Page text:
UBC Theses and Dissertations

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UBC Theses and Dissertations

A robotic workstation vision-based safety system for persons with physical disabilities Visser, Mitchell Dean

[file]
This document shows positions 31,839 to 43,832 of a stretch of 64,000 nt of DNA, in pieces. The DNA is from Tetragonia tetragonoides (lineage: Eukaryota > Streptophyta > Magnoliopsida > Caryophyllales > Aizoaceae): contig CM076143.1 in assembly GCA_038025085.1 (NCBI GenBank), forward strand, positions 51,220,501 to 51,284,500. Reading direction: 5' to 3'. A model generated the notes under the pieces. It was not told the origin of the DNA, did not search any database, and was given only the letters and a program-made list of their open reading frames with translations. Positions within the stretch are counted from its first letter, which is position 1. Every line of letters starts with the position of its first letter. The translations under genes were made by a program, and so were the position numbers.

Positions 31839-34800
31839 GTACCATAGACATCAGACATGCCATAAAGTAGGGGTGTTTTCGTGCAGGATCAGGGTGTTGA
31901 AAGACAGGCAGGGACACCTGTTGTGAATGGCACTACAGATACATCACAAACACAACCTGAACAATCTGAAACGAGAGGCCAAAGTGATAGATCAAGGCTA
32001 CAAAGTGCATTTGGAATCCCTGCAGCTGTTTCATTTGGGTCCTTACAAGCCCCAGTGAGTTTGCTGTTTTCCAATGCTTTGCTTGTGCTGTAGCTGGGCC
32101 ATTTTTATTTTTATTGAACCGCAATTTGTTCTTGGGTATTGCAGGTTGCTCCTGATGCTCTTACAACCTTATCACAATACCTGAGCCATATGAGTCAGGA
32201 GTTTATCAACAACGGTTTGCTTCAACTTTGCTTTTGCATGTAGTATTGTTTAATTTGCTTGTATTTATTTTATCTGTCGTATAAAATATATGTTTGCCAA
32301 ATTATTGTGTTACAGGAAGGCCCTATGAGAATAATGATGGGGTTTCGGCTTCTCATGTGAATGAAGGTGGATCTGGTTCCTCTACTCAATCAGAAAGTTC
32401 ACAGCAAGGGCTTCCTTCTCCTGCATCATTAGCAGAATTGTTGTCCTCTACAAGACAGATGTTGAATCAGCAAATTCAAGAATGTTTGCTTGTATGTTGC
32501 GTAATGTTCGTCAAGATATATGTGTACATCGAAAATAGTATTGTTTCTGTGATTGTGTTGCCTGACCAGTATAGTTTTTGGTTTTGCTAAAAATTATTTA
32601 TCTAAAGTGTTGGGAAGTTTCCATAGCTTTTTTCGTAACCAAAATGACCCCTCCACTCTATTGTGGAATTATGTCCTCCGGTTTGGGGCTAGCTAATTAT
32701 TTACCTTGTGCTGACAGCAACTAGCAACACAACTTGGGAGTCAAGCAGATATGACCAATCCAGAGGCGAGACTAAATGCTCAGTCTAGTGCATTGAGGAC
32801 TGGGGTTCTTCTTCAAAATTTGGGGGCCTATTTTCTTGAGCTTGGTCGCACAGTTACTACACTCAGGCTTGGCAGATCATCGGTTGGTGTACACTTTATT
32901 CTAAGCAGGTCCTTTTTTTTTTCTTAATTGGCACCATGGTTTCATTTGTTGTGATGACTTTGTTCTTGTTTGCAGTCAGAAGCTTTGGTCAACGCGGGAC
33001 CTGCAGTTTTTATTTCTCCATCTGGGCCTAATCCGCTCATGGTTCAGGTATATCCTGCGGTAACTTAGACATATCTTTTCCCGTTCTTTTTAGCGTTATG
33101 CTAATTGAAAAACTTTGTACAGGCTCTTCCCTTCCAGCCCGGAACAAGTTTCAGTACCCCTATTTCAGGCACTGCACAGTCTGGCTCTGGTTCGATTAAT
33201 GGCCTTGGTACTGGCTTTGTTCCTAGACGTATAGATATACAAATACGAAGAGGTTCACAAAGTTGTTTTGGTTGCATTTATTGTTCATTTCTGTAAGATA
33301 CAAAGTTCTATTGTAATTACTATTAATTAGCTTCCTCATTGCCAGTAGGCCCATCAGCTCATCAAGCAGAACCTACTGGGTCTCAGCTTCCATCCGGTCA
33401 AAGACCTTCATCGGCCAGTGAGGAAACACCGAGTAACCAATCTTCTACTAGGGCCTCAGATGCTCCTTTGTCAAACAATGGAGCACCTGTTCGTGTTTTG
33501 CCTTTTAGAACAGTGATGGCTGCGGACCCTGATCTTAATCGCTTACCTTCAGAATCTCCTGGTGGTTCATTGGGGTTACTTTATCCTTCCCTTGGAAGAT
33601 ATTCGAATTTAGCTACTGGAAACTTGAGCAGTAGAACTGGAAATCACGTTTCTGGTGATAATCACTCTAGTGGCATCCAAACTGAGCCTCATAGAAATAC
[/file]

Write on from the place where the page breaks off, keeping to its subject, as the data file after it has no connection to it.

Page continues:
The overall goal of this research project was to investigate and develop a vision-based safety system that would either solely, or in combination with another system, provide an acceptable level of safety for a user with a severe physical disability while operating a rehabilitative robotic workstation developed by the Neil Squire Foundation A system was developed that uses a single camera to track the user in a horizontal plane and uses feedback from the robot controller to calculate the position of the robot using kinematic equations. The system is controlled by a computer that can communicate with the robot controller and stop the robot if it detects a safety zone violation. Prior to the development of a vision-based safety system, a safety analysis was performed considering general rehabilitative robotic equipment and a user with a severe physical disability. This analysis revealed injury mechanisms such as collisions, pinning, and pinching and identified levels of injuries from life threatening injuries to undesired contact with the robot. The safety analysis was then specifically targeted to the Neil Squire Foundation robot and used to determine the performance requirements of a variety of safety systems, including a vision-based safety system. Testing of the vision-based safety system on the robotic workstation with potential users showed that the system fulfilled all the project specifications, including preventing all unintentional contact between user and the robot

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